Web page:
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The gigantic robots don’t fare so well. The action scenes are a constant thorn in the anime. Although there are emotional moments in those scenes, they take the chess game technique to the extreme. They become more about Lelouch’s genius rather than the characters. Imagine JoJo but with giant robots. JoJo was nice, but its storytelling was built for shallow stories driven by excitement. Here, the storytelling always aims for something deeper. If the robots had a cool look to them, then fine. The designers went full lazy and just had gigantic hulks of metal with arms and legs. None of the imagination that fuels the character design (A character who appears for a barely a minute looks better than most anime characters) reaches them.

Contrast this anime with Future Diary. It’s another overly ambitious anime with so much going on it couldn’t flesh it all out. When Future Diary tackles an idea, it does so with full conviction. It may need more length, but when it’s about comedy it’s all about comedy. When it’s horror, it’s all horror. More importantly, Future Diary wasn’t about build-up but about arcs. Each arc had its own style. All of the elements in Geass aren’t spread evenly but crammed together into one gigantic arc that builds up to a huge climax. There is very little resolution in this anime. Some may enjoy the cliffhangers, the ‘what’ll happen next?’ but that’s boring. The most exciting anime are those that are exciting because what’s happening, in the present tense. They’ll keep you coming back.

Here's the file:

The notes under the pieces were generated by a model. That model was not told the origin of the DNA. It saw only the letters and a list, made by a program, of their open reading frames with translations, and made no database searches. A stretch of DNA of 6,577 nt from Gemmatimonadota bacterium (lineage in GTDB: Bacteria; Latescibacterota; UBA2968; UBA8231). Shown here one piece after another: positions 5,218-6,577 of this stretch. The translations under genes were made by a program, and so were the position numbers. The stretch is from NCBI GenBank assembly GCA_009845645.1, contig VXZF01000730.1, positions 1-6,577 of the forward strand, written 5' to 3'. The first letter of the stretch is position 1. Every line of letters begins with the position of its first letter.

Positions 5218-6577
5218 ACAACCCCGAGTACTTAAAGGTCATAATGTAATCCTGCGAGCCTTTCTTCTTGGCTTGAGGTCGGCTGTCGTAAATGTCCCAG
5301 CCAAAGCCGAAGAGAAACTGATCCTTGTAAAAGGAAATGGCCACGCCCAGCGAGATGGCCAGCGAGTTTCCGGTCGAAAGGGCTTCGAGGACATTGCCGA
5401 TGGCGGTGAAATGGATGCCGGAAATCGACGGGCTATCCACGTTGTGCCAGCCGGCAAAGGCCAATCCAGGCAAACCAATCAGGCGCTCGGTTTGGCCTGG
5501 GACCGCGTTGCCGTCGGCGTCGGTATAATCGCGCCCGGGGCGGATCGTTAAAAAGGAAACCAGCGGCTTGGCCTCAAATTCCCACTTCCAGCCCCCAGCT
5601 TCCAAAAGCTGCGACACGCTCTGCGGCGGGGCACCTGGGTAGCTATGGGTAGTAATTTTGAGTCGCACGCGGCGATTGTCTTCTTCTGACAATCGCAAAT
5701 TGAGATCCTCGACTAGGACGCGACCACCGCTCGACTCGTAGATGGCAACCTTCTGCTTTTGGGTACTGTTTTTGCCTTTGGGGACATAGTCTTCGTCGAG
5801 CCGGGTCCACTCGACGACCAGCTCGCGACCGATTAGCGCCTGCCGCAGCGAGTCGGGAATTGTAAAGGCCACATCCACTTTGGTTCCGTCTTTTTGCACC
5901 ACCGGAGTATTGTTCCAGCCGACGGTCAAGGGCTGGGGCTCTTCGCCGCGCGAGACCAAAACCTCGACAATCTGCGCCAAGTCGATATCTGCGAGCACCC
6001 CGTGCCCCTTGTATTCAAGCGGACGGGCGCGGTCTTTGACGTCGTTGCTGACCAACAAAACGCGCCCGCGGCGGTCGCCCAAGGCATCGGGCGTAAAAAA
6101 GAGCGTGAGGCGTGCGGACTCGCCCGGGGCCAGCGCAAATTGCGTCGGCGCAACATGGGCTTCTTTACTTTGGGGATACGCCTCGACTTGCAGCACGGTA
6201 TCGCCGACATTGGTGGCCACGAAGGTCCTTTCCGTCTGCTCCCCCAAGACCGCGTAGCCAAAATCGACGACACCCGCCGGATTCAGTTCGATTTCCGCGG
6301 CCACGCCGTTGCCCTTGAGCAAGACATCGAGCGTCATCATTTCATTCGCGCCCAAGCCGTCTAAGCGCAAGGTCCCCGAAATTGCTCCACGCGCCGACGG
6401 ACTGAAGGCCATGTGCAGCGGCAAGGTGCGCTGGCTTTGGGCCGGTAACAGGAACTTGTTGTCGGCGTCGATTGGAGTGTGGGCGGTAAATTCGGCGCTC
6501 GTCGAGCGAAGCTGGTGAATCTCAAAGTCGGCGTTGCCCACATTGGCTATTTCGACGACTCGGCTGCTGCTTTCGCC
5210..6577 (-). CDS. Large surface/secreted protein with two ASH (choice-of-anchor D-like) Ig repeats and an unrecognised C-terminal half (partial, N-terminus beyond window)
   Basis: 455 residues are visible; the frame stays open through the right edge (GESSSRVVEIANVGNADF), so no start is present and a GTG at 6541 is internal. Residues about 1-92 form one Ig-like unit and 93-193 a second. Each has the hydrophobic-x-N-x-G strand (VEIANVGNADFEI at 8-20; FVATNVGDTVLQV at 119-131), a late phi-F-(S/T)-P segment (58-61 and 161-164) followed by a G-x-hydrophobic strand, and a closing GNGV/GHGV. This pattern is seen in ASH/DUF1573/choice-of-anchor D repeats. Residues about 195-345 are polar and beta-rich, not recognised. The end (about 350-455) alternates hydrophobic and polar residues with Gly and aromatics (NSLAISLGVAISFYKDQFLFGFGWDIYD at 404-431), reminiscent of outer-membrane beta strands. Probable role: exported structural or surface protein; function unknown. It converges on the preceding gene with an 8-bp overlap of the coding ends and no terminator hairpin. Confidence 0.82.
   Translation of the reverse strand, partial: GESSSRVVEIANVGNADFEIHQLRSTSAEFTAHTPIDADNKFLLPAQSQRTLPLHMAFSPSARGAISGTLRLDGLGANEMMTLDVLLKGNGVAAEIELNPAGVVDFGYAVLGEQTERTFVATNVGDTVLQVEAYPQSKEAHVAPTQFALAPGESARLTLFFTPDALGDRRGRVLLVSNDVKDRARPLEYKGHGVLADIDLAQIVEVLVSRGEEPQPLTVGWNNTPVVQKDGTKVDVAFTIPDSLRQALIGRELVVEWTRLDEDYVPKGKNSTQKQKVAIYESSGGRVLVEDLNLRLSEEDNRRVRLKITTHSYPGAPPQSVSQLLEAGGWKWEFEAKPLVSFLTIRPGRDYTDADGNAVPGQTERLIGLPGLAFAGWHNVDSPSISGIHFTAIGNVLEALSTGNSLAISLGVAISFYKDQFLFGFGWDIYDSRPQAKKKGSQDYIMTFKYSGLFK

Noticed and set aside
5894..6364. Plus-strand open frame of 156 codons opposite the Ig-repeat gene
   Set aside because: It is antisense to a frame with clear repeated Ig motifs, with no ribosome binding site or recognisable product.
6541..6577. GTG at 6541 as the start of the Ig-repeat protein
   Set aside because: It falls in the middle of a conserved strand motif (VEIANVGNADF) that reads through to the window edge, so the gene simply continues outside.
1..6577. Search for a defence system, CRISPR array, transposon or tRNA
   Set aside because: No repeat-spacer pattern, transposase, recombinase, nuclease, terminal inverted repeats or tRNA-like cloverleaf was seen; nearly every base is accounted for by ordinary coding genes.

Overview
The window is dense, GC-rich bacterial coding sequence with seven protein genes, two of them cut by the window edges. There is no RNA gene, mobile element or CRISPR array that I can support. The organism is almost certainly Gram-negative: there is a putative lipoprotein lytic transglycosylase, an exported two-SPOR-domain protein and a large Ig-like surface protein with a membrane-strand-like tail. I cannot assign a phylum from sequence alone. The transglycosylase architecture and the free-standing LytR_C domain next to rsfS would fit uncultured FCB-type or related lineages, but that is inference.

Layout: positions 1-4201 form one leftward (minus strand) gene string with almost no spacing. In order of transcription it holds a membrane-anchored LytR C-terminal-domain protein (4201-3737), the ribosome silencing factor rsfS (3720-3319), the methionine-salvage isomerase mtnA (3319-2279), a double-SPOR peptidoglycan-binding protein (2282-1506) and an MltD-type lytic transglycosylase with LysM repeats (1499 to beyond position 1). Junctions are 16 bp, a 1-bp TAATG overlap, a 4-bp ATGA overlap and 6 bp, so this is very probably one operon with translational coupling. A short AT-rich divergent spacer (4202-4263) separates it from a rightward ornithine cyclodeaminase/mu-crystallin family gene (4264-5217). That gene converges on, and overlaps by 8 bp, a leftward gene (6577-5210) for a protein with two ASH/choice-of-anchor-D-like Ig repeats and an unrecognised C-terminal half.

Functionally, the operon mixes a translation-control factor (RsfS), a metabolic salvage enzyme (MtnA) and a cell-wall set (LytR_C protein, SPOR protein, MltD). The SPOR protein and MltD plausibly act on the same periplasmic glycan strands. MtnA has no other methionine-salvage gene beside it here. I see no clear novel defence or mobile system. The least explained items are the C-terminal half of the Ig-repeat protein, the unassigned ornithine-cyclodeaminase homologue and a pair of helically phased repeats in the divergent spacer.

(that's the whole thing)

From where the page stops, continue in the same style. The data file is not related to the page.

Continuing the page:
Code Geass fails only because what it set out to do is be the best anime ever. It’s overall a good show with a dynamic story and a wide cast, each with their own point of view. Although it slips often to cheap thriller mode, the characters’ personality dominate it more than conventions. Even if it’s not the best anime ever, most creators can’t even attempt something this ambitious.

3 sexy homosapiens out of 5

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Shinsekai Yori (From the New World)

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This is a story where the antagonists are the main characters. Either that, or it flips up the romanticized notion of revolution. Wouldn’t it be awesome to just go guns ablazing into Washington DC? Wouldn’t it be fun to kill all the powerful people that dehumanize us, make us work in low wages and study in their jails called schools? Only we forget powerful people also bleed. Beautiful people suffer from rape, and famous actors develop anorexia.

If only we could change.

Our relationship with beauty is odd. Although political bands make money off hating rich people, beautiful people may have more power. That’s thanks to the Halo Effect. If we perceive a good quality in a person, it makes all other qualities look better and the bad qualities look a little worse. Throughout the anime, we see a bunch of pretty kids/teenagers do their stuff. They fall in love, they have a lot of sex and they have fun out in nature.